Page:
Birth Of a Nation

Stephen Boston



            Birth of a Nation was a film that broke several artistic boundaries in the film industry yet was seen as the most racist film of any generation. This has caused it to be a film under heavy debate since its release in 1915. One can never look past the racist depictions that this film portrays in it. However, to truly understand the film and explore its importance in the study of minorities in film, one must look at this film from all perspectives.

            D.W. Griffith grew up in Kentucky under a father who was a Confederate hero and was the first to place the racial views in his head. Here is where the ideals of blacks and whites were created for D.W. Griffith. In his head and in his upbringing, his views of blacks and whites were real. The black race being lower then the whites and never really deserving of equality. That is where the ideal for his film Birth of a Nation originated. As far as he was concerned this was a heroic epic of the white people. This is the first context in which one must explore this film.

The second is what was going on in America during the time of this films release. No more then fifty years after the Civil War, this film was made. African-Americans were nowhere near finding equality or having civil rights that they were said to have or presumed to have. Separate but equal was still the main mindset in America. Most of the South still hated African Americans, lynched them, and the KKK was strong. When you look at all these social contexts that were going on during the time of the films release, there is no way that this film was seen as racist in the majority of the population. Most of the South probably saw this movie as truth and as redemption against the North from what happened after the Civil War and redemption against the African-American population that was gaining more control. I am sure that there was a section of the population that was appalled by the depictions I this film, but not nearly enough to make it seem like a racist film for that time period. Sad but true this is how a lot of the Nation felt during the time of the release. That is what makes this film so unfortunate for the African-American community. It may be extremely racist, but when put in context of time and where America was, it can still be propaganda of truth for many ignorant white Americans today. You combine that with the numerous film technologies and breakthroughs that came from this film, and it will always be seen as a masterpiece despite its racist overtones leaving no retribution for African-Americans and the way they were represented.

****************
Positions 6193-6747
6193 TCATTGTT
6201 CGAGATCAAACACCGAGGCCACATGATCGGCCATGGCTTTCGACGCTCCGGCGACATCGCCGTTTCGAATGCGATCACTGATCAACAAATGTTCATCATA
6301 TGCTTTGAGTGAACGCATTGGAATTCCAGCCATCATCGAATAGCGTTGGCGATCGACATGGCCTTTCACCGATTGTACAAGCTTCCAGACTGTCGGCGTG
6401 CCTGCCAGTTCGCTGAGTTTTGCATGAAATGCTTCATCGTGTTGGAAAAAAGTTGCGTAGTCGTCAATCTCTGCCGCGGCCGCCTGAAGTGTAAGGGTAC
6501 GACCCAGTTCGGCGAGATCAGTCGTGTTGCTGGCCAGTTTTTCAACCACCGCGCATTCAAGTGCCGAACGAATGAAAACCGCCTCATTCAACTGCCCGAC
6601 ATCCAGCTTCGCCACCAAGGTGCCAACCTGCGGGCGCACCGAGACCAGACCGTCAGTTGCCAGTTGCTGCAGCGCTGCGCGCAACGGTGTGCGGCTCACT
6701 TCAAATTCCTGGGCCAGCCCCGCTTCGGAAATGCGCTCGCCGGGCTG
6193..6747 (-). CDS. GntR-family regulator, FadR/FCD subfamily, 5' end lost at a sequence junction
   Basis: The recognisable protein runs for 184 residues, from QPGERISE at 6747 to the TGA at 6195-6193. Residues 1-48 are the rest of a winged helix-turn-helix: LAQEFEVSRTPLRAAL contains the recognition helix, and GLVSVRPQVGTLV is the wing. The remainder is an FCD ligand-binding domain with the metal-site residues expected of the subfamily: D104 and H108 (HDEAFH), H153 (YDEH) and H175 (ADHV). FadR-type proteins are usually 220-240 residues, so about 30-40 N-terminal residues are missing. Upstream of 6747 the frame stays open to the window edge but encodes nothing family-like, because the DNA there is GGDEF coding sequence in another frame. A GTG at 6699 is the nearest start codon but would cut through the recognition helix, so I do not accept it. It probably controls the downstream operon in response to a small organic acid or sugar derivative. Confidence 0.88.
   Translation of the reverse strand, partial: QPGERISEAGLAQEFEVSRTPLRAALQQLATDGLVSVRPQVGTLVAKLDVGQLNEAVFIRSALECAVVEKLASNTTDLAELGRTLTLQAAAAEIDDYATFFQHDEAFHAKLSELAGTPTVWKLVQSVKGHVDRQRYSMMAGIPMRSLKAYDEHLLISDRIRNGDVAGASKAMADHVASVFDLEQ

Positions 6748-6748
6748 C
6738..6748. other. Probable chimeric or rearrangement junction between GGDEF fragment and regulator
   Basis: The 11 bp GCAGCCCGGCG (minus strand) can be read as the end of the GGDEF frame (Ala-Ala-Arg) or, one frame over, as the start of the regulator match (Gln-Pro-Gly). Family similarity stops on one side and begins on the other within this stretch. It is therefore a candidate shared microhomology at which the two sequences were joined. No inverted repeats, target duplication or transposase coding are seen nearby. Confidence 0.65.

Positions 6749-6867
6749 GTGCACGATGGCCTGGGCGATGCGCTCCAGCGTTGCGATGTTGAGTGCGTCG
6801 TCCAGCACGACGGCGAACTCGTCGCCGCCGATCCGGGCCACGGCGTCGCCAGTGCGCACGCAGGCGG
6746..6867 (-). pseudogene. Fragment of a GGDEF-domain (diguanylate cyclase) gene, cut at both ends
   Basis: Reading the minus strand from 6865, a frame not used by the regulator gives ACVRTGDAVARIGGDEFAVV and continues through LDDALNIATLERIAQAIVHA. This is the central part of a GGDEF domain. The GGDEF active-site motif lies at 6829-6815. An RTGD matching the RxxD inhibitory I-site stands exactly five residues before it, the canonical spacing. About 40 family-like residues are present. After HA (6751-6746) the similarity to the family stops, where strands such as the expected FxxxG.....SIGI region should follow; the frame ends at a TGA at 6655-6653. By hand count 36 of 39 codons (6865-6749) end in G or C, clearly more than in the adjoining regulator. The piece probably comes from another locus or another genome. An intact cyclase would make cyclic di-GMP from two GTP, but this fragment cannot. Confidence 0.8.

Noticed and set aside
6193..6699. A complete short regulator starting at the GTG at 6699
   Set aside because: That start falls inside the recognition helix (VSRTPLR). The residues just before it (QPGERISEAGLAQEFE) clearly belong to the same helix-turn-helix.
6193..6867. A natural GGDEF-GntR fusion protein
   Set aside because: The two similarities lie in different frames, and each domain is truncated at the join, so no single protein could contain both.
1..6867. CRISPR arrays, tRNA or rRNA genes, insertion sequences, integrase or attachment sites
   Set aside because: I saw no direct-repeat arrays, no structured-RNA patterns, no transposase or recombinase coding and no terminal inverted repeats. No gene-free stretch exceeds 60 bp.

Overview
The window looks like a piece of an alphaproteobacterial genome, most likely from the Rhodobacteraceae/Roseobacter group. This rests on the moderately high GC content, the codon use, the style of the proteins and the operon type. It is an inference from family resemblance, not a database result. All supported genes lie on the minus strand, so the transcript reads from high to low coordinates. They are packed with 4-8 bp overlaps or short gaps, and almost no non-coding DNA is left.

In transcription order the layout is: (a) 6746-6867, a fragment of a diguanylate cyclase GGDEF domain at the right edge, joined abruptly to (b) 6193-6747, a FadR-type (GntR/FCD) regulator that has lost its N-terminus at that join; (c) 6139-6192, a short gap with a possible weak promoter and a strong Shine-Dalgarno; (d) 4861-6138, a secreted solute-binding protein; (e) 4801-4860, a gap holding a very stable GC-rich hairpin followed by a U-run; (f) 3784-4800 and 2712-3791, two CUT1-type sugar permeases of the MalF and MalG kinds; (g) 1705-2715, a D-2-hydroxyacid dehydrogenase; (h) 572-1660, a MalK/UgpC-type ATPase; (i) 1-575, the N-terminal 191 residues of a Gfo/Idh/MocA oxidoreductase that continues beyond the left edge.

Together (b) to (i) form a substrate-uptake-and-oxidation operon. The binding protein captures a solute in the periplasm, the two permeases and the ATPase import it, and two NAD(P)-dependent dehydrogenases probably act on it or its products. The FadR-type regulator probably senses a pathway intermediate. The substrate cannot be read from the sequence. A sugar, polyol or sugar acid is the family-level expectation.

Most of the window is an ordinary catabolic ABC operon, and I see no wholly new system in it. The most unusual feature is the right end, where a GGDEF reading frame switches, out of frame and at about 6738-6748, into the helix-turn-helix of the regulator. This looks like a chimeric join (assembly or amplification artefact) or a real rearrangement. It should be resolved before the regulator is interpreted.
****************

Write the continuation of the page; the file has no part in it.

That leads into its context and today. I feel that there is no way that this film could be made a talkie today. The overabundant racist depictions and the rise of a KKK that is known for its bigotry and hate towards any one who is not a WASP would not be allowed in a culture today that is trying its hardest to head towards a more equal Nation and World. There are too many groups that would not stand for this kind of racism. The way that the mulatto helper of Stoneman is seen as a lusting, sexual object that obsesses over her white suppressor would never be tolerated. Black Supremacy trying to wipe out the whites in the South, black men as sexual prowlers of white women, and lazy black men are all images that would not be tolerated in society today. Not even if it was made to mock or show the stupidity of the time do I think this film would stand a chance in society today.

Finally, this is a film that shows not a single positive image of African-Americans. There are only a few that one could say were positive, and even those are false. For example, a mulatto who is given the power of being a high General in the South is disgraced by showing Lynch becoming power hungry, being a black supremacists that puts whites down and a drunk that wants to own and control a white women as his wife just show that in power African-Americans are power driven and lose control. To go along with this, when the African-Americans take power of the legislation in the South, the become lazy, take their shoes off as if not house broken, and one of them even sips on some liquor. The worst thing about this scene is that it is one of the few scenes with real African-American actors in it. This simply projects these stereotypes even more. Also, as stated before, the African-American women, Stoneman's helper, are seen as objects of lust and sexual seekers while the men, as in Gus's character, are seen as aggressive sexual beasts that prowl after white purity. There is no positive image there. Then you throw in that most of the characters that are black are played by white people in black face, blacks are seen as the evil of the South that need to be wiped out by a glorious and honorable KKK, and finally that that only worthy African-Americans in the film are those that stay loyal to their white Southern owners and stay true to the white ideals. If it is possible to find one positive racial image, then I am blind.

Through its remarkable breakthroughs in film and what the camera could do, Birth of a Nation can be explored as a film that set the standards for future film development and masterpieces. However, one can never look past the way that African-Americans were horribly represented and depicted on film. This has caused this film to be such a great film to explore when studying film and especial minorities in film. This debate will continue way past my life and beyond. One must hope and believe that the ignorance of the few that still see this as a positive image of reality can be overturned and that this film can only be seen as a studying device for all those that look to explore the art of film and the sad realities that can come from the ideals of those who create film and movies.